Emerson: A Statement of New England Transcendentalism as Expressed in the Philosophy of Its Chief Exponent

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The University, 1917 - 110 頁
 

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第 53 頁 - Is lightened : — that serene and blessed mood, In which the affections gently lead us on, — Until, the breath of this co1poreal frame And even the motion of our human blood Almost suspended, we are laid asleep In body, and become a living soul : While with an eye made quiet by the power Of harmony, and the deep power of joy, We see into the life of things.
第 52 頁 - We live in succession, in division, in parts, in particles. Meantime within man is the soul of the whole; the wise silence; the universal beauty, to which every part and particle is equally related; the eternal ONE.
第 96 頁 - The hand that rounded Peter's dome, And groined the aisles of Christian Rome, Wrought in a sad sincerity: Himself from God he could not free; He builded better than he knew : The conscious stone to beauty grew.
第 62 頁 - When we have broken our god of tradition, and ceased from our god of rhetoric, then may God fire the heart with his presence.
第 36 頁 - Sensible objects conform to the premonitions of Reason and reflect the conscience. All things are moral ; and in their boundless changes have an unceasing reference to spiritual nature. Therefore is nature glorious with form, color, and motion ; that every globe in the remotest heaven, every chemical change from the rudest crystal up to the laws of life, every change of vegetation from the first principle of growth in the eye of a leaf, to the tropical forest and antediluvian coal-mine...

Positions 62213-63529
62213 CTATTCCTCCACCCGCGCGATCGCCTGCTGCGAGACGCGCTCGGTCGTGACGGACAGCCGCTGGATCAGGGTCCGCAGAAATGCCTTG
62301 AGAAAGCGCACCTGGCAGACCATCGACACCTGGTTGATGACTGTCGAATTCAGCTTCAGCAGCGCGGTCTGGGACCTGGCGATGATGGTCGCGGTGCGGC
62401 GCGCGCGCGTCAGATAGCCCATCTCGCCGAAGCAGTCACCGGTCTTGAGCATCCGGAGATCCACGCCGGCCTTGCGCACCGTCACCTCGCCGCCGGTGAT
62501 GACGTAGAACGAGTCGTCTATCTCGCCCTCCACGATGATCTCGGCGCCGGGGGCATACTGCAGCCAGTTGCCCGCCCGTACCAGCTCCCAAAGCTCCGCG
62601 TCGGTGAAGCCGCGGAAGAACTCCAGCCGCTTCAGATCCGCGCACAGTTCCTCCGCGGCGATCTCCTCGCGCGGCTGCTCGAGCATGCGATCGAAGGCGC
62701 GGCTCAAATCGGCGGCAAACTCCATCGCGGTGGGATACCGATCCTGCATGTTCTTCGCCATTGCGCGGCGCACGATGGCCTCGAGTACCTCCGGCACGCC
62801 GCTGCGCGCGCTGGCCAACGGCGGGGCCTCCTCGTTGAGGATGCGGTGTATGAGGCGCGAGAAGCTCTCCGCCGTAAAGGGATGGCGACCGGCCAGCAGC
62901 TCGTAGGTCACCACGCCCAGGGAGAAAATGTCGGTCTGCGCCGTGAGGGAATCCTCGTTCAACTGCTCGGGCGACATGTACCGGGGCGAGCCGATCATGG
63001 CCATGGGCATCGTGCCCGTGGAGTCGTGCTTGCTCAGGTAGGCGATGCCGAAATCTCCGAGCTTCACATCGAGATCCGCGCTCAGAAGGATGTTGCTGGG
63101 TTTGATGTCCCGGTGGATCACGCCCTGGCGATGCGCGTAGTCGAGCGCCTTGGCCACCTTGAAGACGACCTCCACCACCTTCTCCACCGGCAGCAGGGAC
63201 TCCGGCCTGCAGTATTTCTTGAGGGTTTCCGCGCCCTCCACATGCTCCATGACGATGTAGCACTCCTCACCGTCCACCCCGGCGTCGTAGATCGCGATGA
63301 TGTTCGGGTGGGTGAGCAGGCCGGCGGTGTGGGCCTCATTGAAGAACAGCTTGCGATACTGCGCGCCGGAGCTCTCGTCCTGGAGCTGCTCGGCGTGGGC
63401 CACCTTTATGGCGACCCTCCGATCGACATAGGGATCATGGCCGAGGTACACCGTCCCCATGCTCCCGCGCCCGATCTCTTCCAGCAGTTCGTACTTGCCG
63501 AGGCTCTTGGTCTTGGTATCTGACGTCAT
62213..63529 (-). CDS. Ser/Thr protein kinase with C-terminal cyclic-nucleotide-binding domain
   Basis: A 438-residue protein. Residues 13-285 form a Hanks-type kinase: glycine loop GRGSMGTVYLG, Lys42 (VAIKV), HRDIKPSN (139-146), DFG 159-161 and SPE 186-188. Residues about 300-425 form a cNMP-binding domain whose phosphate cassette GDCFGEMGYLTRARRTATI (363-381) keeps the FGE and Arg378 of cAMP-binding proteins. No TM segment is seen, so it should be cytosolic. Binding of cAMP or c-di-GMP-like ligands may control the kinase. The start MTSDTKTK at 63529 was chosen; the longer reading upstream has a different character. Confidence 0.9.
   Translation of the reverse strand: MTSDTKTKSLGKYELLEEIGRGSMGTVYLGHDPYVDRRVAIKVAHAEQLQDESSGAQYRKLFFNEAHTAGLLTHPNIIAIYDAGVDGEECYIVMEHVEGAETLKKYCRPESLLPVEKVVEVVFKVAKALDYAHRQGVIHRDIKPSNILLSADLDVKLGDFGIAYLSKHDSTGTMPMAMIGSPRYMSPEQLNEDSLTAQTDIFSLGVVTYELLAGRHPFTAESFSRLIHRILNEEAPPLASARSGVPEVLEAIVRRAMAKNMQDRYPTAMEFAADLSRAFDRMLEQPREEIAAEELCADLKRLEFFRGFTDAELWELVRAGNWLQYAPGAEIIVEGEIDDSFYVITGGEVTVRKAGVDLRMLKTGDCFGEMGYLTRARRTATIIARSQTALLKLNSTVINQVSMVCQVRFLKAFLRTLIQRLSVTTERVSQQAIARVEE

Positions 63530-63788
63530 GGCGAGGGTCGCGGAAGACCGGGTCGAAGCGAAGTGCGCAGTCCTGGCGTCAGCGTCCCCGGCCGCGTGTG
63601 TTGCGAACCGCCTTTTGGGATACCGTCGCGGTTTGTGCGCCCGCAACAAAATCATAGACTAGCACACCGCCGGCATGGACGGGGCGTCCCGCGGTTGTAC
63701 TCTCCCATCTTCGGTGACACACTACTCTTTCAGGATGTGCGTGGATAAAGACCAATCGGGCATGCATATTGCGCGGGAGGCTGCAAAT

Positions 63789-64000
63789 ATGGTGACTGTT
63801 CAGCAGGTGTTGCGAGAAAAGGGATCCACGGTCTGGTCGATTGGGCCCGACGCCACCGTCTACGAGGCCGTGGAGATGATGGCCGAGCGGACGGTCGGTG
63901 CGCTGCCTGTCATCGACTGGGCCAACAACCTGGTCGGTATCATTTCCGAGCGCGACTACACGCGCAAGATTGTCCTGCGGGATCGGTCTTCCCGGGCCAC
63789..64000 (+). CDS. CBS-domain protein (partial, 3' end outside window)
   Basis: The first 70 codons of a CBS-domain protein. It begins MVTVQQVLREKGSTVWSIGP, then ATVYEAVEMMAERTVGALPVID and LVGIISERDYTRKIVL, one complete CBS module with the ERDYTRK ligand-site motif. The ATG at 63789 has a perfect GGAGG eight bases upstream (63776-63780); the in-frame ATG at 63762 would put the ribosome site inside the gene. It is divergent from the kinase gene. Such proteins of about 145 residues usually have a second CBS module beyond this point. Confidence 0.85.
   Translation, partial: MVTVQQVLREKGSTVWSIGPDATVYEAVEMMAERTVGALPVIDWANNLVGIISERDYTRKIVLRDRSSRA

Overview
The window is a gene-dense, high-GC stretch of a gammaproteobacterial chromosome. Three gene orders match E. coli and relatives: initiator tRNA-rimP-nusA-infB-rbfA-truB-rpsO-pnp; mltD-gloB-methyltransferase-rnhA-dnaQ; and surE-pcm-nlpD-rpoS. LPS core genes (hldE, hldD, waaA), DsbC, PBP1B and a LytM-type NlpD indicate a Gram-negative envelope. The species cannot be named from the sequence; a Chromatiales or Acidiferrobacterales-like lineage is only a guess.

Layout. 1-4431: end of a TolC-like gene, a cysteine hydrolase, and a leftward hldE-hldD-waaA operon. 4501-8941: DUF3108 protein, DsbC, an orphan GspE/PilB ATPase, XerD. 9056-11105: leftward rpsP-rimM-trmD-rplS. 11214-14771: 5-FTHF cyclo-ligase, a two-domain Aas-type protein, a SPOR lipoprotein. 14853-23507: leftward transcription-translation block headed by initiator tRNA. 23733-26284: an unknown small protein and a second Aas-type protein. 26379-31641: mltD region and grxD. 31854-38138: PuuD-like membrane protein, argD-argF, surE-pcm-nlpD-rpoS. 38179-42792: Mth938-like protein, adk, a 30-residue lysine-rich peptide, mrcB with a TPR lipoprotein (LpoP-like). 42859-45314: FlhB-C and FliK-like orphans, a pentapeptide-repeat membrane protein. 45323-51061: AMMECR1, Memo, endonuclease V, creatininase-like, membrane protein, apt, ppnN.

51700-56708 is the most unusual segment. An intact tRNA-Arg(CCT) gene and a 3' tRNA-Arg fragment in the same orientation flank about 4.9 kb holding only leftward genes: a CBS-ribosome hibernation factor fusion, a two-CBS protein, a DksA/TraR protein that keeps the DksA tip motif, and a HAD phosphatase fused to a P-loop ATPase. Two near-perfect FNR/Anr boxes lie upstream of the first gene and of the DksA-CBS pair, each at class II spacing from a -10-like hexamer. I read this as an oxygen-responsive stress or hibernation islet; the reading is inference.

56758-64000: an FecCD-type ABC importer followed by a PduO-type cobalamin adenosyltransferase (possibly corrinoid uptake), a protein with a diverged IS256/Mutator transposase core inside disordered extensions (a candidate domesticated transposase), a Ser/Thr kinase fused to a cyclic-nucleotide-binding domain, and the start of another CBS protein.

第 55 頁 - The inquiry leads us to that source, at once the essence of genius, of virtue, and of life, which we call Spontaneity or Instinct. We denote this primary wisdom as Intuition, whilst all later teachings are tuitions. In that deep force, the last fact behind which analysis cannot go, all things find their common origin.
第 25 頁 - All writing comes by the grace of God, and all doing and having. I would gladly be moral and keep due metes and bounds, which I dearly love, and allow the most to the will of man ; but I have set my heart on honesty in this chapter, and I can see nothing at last, in success or failure, than more or less of vital force supplied from the Eternal.
第 52 頁 - All goes to show that the soul in man is not an organ, but animates and exercises all the organs ; is not a function, like the power of memory, of calculation, of comparison, but uses these as hands and feet ; is not a faculty, but a light ; is not the intellect or the will, but the master of the intellect and the will ; is the background of our being, in which they lie, — an immensity not possessed and that cannot be possessed.
第 96 頁 - To believe your own thought, to believe that what is true for you in your private heart is true for all men, — that is genius.
第 5 頁 - Everybody had a mission (with a capital M) to attend to everybody else's business. No brain but had its private maggot, which must have found pitiably short commons sometimes. Not a few impecunious zealots abjured the use of money (unless earned by other people), professing to live on the internal revenues of the spirit. Some had an assurance of instant millennium so soon as hooks and eyes should be substituted for buttons. Communities were established where everything was...

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